What to expect in the post-COVID times at work and at home
“What to expect in the post-pandemic era. How will things be different at work and in daily life?” Many of us may have these questions on our mind, wondering what is the best way to prepare.
While no one has a crystal ball to precisely predict the future, we can see the first signs of how things may change at work, how we may need to adopt new working practices, and management teams will face new challenges of how to lead their people.
As a workplace health and wellbeing expert, I would like to share what companies - and you, as employees - may expect to see changing in the way we perceive the world, how we work and how we lead.
Coming to terms with a new reality
“Maybe it is time for the old ways to die”, the words of Bradley Cooper in A Star is Born, popped up in my head when I was writing this piece.
The first step towards adapting to the new environment, whether at work or at home, is to accept that we all need to move on, leaving old standards, expectations and targets behind. They simply do not work anymore. The faster we can come to terms with a new reality, new habits at home and new strategies at work, the faster we can transform “the old ways” into new practices applicable to the new “normal”.
So, bringing your team (or family) together and asking them to speak up on how they feel, how the new way of working and living should look will create a foundation of trust, meaningful communication and common purpose.
Expect emotions ranging from fear, unrest to motivation
I have spent the last weeks training a number of teams on stress resilience, positive psychology and the ability to recover. After a period of confusion and uncertainty, week by week people seemed to adapt, create a new balance and gain more mastery over new daily challenges ranging from homeschooling to sharing the space with their partner.
Shortly, we will have to start adapting again to being more outside, in public places, eventually back in offices. Everyone will deal with this change differently: some will be happy to be around people, others may experience anxiety and fear of sharing common space with someone else; some will have the motivation and confidence to face a new reality, others will struggle with uncertainty and constant changes. And everyone, every employee, will have the right to feel that way, based on their situation, their story and background.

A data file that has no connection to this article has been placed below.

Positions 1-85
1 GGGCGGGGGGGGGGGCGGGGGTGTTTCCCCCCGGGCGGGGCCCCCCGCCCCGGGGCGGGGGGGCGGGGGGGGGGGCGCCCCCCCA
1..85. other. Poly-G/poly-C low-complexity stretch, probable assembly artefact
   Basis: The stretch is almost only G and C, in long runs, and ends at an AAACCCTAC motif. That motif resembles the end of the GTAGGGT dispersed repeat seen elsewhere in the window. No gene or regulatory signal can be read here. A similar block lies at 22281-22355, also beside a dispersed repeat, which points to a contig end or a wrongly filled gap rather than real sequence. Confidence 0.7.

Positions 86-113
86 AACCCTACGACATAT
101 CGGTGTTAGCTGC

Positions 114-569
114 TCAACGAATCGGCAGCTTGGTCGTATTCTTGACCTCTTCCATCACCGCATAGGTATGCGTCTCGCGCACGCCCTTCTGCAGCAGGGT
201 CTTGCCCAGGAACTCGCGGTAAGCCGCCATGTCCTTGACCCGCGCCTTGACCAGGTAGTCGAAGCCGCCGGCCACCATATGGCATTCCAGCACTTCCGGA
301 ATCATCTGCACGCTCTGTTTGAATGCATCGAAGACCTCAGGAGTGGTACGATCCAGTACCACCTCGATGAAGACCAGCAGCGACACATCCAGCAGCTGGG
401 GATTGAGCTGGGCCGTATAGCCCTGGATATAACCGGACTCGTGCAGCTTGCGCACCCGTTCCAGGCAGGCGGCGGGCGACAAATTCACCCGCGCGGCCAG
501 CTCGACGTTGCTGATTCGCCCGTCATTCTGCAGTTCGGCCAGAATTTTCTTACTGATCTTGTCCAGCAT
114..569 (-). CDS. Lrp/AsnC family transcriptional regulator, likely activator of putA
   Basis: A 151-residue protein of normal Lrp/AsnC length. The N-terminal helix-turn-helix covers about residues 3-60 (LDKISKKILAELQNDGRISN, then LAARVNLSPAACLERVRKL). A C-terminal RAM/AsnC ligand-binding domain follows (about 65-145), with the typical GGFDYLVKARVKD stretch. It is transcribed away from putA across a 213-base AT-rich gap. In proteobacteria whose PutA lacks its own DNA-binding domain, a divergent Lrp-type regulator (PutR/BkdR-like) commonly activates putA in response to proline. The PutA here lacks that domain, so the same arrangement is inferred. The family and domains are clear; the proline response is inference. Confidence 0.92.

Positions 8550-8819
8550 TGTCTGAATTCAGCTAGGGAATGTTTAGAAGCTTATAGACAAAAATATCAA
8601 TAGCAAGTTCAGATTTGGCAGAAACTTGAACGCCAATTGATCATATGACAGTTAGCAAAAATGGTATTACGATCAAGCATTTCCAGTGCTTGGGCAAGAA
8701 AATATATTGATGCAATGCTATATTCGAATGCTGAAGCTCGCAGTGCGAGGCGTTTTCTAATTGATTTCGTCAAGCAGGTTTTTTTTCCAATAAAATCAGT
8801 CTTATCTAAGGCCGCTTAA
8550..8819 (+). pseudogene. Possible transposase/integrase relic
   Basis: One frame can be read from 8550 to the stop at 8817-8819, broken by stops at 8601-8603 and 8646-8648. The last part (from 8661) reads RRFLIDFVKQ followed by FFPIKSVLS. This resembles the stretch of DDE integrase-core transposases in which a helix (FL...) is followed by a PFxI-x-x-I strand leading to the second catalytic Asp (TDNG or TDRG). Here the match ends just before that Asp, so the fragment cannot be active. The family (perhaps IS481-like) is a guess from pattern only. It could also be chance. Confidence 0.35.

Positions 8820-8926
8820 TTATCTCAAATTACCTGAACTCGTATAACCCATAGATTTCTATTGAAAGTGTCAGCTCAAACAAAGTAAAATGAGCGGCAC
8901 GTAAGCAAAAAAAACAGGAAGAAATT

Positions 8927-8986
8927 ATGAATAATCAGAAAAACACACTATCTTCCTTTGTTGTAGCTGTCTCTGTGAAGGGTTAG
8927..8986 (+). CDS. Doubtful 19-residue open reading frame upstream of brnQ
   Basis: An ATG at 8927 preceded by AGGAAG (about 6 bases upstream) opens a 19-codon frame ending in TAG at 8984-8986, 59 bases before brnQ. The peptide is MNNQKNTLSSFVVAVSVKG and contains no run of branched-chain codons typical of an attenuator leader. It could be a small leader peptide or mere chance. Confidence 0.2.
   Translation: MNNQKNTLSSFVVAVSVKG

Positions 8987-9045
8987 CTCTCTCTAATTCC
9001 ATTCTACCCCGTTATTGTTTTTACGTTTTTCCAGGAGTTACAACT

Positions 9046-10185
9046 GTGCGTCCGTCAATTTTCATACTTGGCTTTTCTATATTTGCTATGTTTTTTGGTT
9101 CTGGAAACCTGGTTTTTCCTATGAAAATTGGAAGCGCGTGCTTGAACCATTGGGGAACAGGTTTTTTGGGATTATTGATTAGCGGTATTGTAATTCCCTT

Instead of judging and evaluating, your best strategy of dealing with a range of emotions in your team (and family) is to ask for feedback, hear out their story and provide them with support ranging from time to reflect and adjust to proven mindfulness and stress resilience practices to recover mentally and physically. This is how you can prevent burnout and anxiety overwhelming your teams and affecting your business recovery.
Train your leadership team on emotional intelligence & empathy
Whenever we struggle with changes, it is so important to be heard, understood and motivated to “bounce back”. In times like these, the role of an emotionally intelligent leader who knows how to recognise and manage his / her own and the team’s concerns, feelings and worries is critical to the team’s recovery and engagement.
Emotionally intelligent leaders are the ones who regularly check in with their people, create a sense of psychological safety and a common goal, and motivate people to bounce back and go for it.
Empathy has been proven to build trust, inspire honest communication and avoid judgment. Depending on one’s story, your team may be in different states of mind and empathic leaders should be able to openly listen for feelings and emotions, without dismissing, comparing, or labelling them as right or wrong, good enough or not. In many cases, it is not about fixing someone or finding a solution, but actively listening and showing that no one will be left behind.
So, start with your leadership team and make sure that they are trained to be ambassadors of open and mindful communication, empathy, and psychological safety that your team needs now more than ever.
“Nothing splendid has ever been achieved except by those who dared believe that something inside them was superior to circumstance.“ These are the words of Bruce Barton that remind us about our natural resilience and amazing ability to adapt and connect with each other.
We are all in it together - to prepare for the new reality, to allow space and time for ourselves and others to accept and recover, to support each other without judgment and expectations.